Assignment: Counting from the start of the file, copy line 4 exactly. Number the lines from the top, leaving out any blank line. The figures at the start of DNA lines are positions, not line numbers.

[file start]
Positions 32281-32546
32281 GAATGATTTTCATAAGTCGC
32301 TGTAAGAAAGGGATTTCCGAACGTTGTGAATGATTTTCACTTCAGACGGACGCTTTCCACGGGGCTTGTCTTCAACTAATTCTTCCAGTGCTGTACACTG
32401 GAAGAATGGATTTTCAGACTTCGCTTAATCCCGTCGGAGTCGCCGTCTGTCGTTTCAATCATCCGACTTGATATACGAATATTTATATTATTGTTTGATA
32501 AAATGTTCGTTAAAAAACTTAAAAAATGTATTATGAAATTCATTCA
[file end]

32401 GAAGAATGGATTTTCAGACTTCGCTTAATCCCGTCGGAGTCGCCGTCTGTCGTTTCAATCATCCGACTTGATATACGAATATTTATATTATTGTTTGATA